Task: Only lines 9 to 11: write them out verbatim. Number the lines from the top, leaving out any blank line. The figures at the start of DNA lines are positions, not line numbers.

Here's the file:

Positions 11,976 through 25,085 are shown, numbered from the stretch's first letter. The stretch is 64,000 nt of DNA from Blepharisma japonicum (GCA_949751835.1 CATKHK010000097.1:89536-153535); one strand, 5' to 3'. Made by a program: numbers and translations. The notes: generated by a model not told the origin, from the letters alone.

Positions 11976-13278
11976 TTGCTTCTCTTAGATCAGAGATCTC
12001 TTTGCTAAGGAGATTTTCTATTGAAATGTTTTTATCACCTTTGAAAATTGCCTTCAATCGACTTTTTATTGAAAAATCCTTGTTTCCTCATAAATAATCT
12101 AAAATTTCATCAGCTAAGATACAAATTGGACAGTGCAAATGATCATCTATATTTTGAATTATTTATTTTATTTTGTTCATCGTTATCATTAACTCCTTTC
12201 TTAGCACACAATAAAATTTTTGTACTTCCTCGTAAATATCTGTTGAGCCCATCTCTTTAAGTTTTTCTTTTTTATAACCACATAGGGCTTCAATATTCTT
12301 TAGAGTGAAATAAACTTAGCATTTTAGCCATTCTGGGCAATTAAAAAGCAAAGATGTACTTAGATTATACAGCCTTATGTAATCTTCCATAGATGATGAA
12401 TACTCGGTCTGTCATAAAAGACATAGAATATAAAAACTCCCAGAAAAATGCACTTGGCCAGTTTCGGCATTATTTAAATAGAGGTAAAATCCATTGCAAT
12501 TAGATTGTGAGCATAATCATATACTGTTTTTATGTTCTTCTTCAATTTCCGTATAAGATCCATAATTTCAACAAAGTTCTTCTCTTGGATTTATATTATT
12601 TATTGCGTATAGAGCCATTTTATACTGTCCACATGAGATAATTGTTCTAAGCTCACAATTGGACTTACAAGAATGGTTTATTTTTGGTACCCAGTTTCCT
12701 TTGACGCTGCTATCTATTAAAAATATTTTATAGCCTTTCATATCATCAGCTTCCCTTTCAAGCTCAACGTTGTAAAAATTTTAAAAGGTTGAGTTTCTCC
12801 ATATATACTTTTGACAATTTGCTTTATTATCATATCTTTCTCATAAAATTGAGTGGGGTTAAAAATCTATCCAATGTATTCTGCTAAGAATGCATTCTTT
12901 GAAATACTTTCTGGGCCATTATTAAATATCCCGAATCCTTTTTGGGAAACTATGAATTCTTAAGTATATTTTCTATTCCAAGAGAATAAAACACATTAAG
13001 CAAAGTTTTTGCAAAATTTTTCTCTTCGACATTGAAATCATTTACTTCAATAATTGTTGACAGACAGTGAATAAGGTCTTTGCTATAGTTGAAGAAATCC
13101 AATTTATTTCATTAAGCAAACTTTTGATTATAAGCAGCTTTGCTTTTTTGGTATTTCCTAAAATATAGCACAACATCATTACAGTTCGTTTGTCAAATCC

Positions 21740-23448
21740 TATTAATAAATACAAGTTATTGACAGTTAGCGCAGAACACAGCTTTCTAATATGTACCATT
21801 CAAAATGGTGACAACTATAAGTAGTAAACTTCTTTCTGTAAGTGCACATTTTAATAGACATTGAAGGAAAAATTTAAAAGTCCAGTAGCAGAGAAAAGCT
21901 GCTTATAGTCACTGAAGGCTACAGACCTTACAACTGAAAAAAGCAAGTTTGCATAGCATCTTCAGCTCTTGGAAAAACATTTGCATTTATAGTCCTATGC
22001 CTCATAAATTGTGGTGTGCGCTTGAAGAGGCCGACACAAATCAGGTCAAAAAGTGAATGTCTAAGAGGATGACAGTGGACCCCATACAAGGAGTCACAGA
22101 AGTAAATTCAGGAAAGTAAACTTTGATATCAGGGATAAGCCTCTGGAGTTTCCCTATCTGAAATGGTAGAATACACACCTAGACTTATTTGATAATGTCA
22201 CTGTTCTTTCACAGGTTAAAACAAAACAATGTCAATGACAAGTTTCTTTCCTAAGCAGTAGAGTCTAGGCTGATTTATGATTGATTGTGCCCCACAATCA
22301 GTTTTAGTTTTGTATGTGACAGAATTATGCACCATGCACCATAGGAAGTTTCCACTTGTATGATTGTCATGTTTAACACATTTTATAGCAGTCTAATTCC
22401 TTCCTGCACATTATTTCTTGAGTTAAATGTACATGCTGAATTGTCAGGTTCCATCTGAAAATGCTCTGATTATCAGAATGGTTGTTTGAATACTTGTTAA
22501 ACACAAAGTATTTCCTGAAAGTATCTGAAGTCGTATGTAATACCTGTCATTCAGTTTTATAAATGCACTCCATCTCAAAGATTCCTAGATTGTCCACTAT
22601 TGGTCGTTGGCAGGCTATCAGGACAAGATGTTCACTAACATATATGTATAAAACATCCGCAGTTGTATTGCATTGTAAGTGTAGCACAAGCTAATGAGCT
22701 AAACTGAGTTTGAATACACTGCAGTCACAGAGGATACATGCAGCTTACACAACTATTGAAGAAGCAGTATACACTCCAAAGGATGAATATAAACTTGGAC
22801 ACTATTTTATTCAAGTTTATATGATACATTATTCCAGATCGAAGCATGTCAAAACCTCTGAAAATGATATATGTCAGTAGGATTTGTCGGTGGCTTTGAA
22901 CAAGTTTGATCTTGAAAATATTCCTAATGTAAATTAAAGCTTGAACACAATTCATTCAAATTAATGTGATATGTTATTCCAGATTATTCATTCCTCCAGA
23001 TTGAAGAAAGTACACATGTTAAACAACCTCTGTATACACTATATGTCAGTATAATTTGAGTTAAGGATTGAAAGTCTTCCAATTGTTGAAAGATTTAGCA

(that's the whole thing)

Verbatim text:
12501 TAGATTGTGAGCATAATCATATACTGTTTTTATGTTCTTCTTCAATTTCCGTATAAGATCCATAATTTCAACAAAGTTCTTCTCTTGGATTTATATTATT
12601 TATTGCGTATAGAGCCATTTTATACTGTCCACATGAGATAATTGTTCTAAGCTCACAATTGGACTTACAAGAATGGTTTATTTTTGGTACCCAGTTTCCT
12701 TTGACGCTGCTATCTATTAAAAATATTTTATAGCCTTTCATATCATCAGCTTCCCTTTCAAGCTCAACGTTGTAAAAATTTTAAAAGGTTGAGTTTCTCC